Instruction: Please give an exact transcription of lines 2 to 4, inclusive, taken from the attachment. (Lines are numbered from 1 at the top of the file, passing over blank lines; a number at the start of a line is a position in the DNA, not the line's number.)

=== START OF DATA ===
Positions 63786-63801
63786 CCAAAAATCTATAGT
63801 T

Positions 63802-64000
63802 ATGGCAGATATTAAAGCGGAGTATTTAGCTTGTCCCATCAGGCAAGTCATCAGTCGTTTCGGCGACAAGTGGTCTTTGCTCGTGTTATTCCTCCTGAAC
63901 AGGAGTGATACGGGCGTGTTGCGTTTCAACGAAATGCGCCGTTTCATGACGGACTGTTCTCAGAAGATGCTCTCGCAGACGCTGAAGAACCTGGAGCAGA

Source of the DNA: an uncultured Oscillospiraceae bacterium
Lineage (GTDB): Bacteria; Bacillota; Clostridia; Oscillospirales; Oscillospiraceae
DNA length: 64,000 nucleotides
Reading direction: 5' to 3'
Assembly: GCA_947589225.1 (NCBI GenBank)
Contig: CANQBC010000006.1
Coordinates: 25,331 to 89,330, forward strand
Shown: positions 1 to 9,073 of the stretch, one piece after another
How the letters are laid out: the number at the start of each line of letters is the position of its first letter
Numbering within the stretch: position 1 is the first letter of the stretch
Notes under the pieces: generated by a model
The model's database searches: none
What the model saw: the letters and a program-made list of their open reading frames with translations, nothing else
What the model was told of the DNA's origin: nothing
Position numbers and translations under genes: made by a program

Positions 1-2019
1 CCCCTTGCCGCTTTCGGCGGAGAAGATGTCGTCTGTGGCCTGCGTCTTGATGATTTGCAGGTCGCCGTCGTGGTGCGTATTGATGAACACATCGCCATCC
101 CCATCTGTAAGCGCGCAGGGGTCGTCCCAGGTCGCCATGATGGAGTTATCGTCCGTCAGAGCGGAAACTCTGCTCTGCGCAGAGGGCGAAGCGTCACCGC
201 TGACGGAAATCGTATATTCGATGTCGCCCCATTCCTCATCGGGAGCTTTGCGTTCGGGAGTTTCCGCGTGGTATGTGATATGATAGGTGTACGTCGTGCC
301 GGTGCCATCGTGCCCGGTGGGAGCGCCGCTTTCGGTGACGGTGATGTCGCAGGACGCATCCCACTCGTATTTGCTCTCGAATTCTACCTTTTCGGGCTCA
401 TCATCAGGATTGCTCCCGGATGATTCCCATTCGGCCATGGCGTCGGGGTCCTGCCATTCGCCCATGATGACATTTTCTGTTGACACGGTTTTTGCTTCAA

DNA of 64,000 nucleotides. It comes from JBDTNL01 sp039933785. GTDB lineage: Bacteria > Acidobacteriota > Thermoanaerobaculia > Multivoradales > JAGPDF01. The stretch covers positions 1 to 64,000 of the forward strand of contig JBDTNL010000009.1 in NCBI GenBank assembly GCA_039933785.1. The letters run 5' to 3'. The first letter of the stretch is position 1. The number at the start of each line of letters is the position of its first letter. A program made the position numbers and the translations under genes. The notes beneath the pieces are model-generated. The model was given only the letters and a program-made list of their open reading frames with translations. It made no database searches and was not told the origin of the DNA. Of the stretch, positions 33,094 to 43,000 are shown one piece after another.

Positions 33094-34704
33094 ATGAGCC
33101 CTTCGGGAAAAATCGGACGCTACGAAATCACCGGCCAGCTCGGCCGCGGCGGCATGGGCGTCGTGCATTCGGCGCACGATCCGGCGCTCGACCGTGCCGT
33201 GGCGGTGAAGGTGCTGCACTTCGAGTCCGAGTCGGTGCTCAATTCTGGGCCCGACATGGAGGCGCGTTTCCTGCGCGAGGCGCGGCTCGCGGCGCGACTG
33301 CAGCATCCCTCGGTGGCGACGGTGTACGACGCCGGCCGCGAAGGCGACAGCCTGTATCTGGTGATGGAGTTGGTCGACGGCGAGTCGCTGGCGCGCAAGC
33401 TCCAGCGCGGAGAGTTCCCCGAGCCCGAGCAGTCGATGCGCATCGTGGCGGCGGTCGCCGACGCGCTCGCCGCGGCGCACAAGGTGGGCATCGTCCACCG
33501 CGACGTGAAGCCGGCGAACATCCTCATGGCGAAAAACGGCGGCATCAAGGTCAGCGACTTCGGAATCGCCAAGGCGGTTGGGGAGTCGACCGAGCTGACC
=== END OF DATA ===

63786 CCAAAAATCTATAGT
63801 T

Positions 63802-64000